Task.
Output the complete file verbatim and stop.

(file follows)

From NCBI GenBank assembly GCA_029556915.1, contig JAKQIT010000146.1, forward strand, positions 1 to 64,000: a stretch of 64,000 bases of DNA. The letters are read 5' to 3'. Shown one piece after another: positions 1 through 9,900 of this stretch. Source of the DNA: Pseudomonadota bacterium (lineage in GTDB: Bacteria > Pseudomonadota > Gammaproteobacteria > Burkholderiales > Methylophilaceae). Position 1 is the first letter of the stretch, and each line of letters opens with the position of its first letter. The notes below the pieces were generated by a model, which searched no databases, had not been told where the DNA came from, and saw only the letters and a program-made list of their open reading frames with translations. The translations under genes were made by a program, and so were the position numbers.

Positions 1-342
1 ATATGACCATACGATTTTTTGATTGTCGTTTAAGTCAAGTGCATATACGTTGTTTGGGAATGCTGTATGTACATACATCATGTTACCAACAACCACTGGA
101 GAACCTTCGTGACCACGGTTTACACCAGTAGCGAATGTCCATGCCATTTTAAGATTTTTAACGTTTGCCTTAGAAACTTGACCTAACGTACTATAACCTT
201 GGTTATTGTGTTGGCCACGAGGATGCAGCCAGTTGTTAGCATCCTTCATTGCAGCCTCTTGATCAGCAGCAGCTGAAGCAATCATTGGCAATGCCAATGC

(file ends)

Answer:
From NCBI GenBank assembly GCA_029556915.1, contig JAKQIT010000146.1, forward strand, positions 1 to 64,000: a stretch of 64,000 bases of DNA. The letters are read 5' to 3'. Shown one piece after another: positions 1 through 9,900 of this stretch. Source of the DNA: Pseudomonadota bacterium (lineage in GTDB: Bacteria > Pseudomonadota > Gammaproteobacteria > Burkholderiales > Methylophilaceae). Position 1 is the first letter of the stretch, and each line of letters opens with the position of its first letter. The notes below the pieces were generated by a model, which searched no databases, had not been told where the DNA came from, and saw only the letters and a program-made list of their open reading frames with translations. The translations under genes were made by a program, and so were the position numbers.

Positions 1-342
1 ATATGACCATACGATTTTTTGATTGTCGTTTAAGTCAAGTGCATATACGTTGTTTGGGAATGCTGTATGTACATACATCATGTTACCAACAACCACTGGA
101 GAACCTTCGTGACCACGGTTTACACCAGTAGCGAATGTCCATGCCATTTTAAGATTTTTAACGTTTGCCTTAGAAACTTGACCTAACGTACTATAACCTT
201 GGTTATTGTGTTGGCCACGAGGATGCAGCCAGTTGTTAGCATCCTTCATTGCAGCCTCTTGATCAGCAGCAGCTGAAGCAATCATTGGCAATGCCAATGC